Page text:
EOL Software Risks Server Security; IT Experts

One of the greatest risks to your server is running EOL operating systems and software on it. Here's why.

Software, like milk, has an expiry date. It’s called the software’s End of Life (EOL). And just like your milk, when it reaches this date it’s time to throw it out.

It seems obvious when it comes to milk, but people have less hesitation holding on to out-of-date operating systems and software. What many people don’t realize is it’s just as bad, just to your server and business’s health.

In fact, more than a whopping 99 percent of malware and viruses that target software vulnerabilities enter through your old, outdated software, according to BDNA president Walker White. They do this by going after known weak points.

“These products may remain on a network and are not removed because no one is using them, and no one has turned off their lights,” White said. “A hacker will exploit that kind of leftover artifact.”

Makes sense, right? It’s easier to go after an exploit you know exists rather than try to find a whole new one to exploit.

Running EOL Software: Dangerously Common

Despite the obvious security risks in continuing to use EOL products, up to 50 percent of the average large business’s hardware and software is out of date, according to a BDNA report last month.

When a software manufacturer declares the EOL for a product, they no longer produce patches for security vulnerabilities in the product. That means running EOL software is like leaving your business’s back door unlocked for hackers.

The older your software is, the easier it is for hackers to mass-produce a key for it. And once inside, it’s not hard to take what they want—from bank details to employee data.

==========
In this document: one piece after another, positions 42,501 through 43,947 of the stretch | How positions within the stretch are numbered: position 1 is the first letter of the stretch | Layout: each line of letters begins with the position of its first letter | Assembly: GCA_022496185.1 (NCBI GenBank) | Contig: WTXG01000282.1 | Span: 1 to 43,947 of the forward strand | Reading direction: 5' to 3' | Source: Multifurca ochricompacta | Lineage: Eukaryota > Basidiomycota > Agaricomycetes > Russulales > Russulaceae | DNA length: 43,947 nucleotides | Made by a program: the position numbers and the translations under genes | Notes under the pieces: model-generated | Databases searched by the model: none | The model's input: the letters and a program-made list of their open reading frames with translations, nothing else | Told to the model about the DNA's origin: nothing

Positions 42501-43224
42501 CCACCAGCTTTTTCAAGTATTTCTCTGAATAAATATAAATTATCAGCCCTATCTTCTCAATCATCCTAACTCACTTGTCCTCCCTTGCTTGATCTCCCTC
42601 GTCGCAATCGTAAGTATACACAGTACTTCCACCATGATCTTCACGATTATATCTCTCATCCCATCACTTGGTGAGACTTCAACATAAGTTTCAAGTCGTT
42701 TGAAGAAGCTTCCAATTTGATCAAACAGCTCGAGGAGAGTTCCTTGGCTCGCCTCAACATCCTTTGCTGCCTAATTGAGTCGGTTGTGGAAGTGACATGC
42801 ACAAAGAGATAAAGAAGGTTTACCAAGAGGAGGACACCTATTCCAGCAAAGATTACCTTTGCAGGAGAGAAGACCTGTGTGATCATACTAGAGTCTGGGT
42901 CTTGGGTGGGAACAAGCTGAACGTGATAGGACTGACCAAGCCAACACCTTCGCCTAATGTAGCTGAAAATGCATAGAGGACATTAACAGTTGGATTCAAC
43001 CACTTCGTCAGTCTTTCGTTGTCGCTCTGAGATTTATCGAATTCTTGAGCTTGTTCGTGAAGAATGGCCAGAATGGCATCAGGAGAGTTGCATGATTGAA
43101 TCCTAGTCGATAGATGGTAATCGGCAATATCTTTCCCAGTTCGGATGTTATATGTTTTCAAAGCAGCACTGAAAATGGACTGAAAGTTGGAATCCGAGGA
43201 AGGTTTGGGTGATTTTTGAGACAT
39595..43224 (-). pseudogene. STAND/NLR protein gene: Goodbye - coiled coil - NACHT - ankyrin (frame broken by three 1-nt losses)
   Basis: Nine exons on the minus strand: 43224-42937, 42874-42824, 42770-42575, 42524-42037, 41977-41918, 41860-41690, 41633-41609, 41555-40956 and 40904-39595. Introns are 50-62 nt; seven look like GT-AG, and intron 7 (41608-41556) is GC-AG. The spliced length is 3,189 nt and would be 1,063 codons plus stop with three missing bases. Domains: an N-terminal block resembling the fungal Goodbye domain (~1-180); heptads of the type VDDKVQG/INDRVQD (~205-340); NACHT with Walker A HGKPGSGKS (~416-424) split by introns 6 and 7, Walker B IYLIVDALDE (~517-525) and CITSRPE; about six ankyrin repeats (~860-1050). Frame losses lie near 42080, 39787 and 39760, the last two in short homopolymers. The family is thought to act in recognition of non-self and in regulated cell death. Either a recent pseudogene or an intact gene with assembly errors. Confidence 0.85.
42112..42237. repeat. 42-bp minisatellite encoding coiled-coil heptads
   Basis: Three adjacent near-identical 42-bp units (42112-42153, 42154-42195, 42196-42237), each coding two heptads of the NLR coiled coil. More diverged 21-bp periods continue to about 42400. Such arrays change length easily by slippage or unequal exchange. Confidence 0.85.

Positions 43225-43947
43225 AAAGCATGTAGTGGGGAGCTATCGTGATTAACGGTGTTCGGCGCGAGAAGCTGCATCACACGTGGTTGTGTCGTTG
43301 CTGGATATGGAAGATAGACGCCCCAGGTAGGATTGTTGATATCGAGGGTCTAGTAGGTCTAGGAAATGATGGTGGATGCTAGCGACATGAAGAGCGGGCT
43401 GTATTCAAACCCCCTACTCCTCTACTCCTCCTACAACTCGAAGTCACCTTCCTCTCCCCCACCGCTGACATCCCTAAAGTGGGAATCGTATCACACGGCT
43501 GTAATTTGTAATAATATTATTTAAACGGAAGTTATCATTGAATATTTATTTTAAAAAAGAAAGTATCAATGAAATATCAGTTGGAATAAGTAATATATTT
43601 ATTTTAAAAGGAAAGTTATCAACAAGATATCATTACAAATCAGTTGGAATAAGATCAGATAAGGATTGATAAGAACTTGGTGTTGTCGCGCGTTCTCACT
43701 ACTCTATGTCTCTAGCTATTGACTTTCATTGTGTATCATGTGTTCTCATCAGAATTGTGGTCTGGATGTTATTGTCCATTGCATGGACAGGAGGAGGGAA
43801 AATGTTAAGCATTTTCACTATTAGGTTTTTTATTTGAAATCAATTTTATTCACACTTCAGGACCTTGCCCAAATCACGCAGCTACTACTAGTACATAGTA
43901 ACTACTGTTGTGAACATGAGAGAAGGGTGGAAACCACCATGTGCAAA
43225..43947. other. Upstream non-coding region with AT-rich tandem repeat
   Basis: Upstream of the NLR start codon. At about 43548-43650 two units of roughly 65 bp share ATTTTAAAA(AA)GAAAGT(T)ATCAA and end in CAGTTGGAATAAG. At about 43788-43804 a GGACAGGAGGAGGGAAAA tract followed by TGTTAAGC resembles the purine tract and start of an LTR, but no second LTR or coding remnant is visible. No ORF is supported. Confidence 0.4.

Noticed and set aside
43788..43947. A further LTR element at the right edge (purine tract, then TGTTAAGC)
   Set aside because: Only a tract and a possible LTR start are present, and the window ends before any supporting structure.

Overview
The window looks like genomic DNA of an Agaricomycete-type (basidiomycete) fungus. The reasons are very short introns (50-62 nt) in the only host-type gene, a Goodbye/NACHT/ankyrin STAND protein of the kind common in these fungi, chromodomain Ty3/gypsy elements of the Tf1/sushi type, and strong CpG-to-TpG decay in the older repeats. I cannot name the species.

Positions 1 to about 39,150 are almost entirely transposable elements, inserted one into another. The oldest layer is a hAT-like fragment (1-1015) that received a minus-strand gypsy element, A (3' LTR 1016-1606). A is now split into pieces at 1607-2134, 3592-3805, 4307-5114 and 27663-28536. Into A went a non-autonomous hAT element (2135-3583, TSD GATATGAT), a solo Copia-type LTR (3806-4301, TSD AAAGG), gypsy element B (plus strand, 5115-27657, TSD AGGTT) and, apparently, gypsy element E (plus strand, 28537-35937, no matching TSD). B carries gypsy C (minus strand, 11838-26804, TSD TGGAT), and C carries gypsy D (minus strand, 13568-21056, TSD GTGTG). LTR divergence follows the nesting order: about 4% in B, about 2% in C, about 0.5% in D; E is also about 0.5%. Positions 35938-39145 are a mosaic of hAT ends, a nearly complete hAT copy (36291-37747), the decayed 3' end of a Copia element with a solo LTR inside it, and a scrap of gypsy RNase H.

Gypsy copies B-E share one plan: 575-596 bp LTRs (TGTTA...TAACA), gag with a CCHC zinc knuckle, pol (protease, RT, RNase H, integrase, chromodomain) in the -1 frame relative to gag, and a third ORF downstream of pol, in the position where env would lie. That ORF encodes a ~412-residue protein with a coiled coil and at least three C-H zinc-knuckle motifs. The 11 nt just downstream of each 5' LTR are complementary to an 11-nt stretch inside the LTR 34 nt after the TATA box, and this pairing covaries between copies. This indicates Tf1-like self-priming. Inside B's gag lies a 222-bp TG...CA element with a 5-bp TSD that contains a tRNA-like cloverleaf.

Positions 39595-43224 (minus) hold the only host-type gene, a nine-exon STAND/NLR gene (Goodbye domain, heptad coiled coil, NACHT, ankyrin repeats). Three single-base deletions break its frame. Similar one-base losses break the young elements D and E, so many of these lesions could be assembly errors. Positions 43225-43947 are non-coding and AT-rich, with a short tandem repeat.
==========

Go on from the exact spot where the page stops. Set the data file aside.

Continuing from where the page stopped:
Hackers Search For EOL Software Users

A business may feel they are too small to be noticed by hackers, that they somehow need to be aware of the business to try hacking it. What they don’t realize is that hackers often develop and use automated scanning tools to scour the internet looking for systems containing vulnerabilities. An unpatched, out-of-support device connected to the Internet is a security risk to your business.

A great example of people using software after it’s EOL are users of Windows Server 2003 and Windows XP. Since no more security fixes are now offered by Microsoft, both products are a minefield of security hazards. Firewalls and anti-virus software are not sufficient protection against these unpatched vulnerabilities—ones well known and coveted by hackers.

Overworked IT Staff Are Often The Cause

The thing is, IT staff may not even know there’s EOL software remaining on some machines. There’s so much to do and so little time.

“IT spends 80 percent of its resources just to keep the lights on and 20 percent on new development — if they’re lucky,” White said. “There may be a new version of a product, but because you don’t have a clear view of what’s in your environment, you can miss the old version in your upgrade process.”

Many of them feel there’s no fundamental drive to change something that’s designed well and still works well for a fixed purpose. But again, running EOL software is like leaving your business’s backdoor unlocked every night. Just because nobody has broken in, doesn’t mean the situation is okay.

What Can Be Done To Discover EOL Products?

  • Take a Network Inventory. There are software products out there that will help you do this, such as Spiceworks. However, you don’t want to entirely rely on an automated scanner to detect EOL software products.
  • Pay Attention to EOL E-mails. When you’ve bought or subscribed to software, often developers will go out of their way to remind you several times when it’s reaching it’s EOL. When you receive these e-mails, pay attention! They’re about the stop supporting your software, so you need to upgrade.
  • Check Software Websites. If you know a machine is running a certain type of software, and you’re concerned it may be out of date, check! Software manufacturers proudly advertise their latest products. And Google is your friend; it’s not that hard to check when something is out of date.


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